Language is very important at this stage, with positive encouragement, regard and confidence-boosting from you helping to build your little one’s independence. For example, in letting your toddler try to pour a drink, you might say, “I’m sure you can try, let’s have a go, we’ll be careful, but a little spill won’t matter.” It’s important you stay true to your word, too, keeping calm and supportive in the face of little spills and messes. Similarly, as your toddler tries to dress himself, be positive and encouraging, even if he doesn’t get everything even and straight the first time around.

Well-meaning but overly protective language and actions can inadvertently undermine independence and resilience, so avoid taking over (“Let Mummy do it, you’re making a mess,” or, “Oops, be careful, I’ll do it so you don’t get hurt”). Continuing with this can lead to your tot always looking to you for help, which can leave him more vulnerable to being overtaken by assertive peers.

The key thing to remember is to remain encouraging, no matter the outcome (“That’s okay, let’s have another try, you can do it on your own...”).

The speedy, hectic pace of life can also work to undermine independence – does, “Quick, Mummy doesn’t have time, you’ll get it wrong, let me do it” sound familiar? Try to be conscious of this and avoid overtaking your child as you rush to get ready for work and daycare. Toddlers really need time and patience, and to have a few goes at something in order to build independence and resilience.

Perfectly imperfect

Instilling independence also relies on teaching good mood regulation. This means helping your child to avoid throwing tantrums or becoming distressed when attempts go wrong, but rather to accept and move on from the failures and errors that occur. Anxious tots and children who are naturally less independent tend to become more upset when the world isn’t perfect, or they mightn’t even try something if there is a risk of embarrassment. The aim with these littlies is to praise effort and recognise attempts, while minimising the importance of getting it right.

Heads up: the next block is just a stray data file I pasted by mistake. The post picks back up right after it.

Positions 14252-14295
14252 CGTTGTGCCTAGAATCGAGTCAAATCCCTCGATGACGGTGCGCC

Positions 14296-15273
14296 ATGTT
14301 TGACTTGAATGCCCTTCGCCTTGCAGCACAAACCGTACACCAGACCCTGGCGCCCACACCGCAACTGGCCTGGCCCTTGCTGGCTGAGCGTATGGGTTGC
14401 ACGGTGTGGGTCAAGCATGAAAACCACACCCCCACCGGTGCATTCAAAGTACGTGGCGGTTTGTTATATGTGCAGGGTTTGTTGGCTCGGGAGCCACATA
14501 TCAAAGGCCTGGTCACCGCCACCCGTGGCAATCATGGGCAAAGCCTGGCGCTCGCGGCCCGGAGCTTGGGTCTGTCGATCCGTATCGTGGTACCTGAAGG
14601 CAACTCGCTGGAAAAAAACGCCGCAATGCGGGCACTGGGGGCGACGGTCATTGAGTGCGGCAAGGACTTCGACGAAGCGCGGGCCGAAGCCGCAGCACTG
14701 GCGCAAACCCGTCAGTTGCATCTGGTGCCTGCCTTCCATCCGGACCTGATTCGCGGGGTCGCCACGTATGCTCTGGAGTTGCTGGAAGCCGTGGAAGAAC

Finally, building independence relies on unconditional love and genuine regard. Toddlers who sense that they’re loved by Mum and Dad regardless of whether or not they mess up, and who are regarded for trying to be ‘big kids’, are generally more independent and confident. In the simplest terms, it’s all about encouraging your littlie to adopt a true-blue ‘have a go’ attitude.

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2 Comments

  1. Weatherman10:42pm Monday 14th January 2013 ESTReport Abuse

    Draw a line in the sand, let the child make the decision whether to cross it. Allow them to learn about risk, consequence, achievement rather than self gratification. Sin of parenting today is a doomladen approach, instilling fear to discourage involvement or fulfillment of relationships with activities and peers (cotton wool kids). Show them it is always OK to show your emotions.

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  2. Glib02:13pm Monday 14th January 2013 ESTReport Abuse

    Treat them like a PERSON from day one. Treat them like an individual. NEVER call them "the baby" or "it". NEVER call them a "toddler". Show some respect.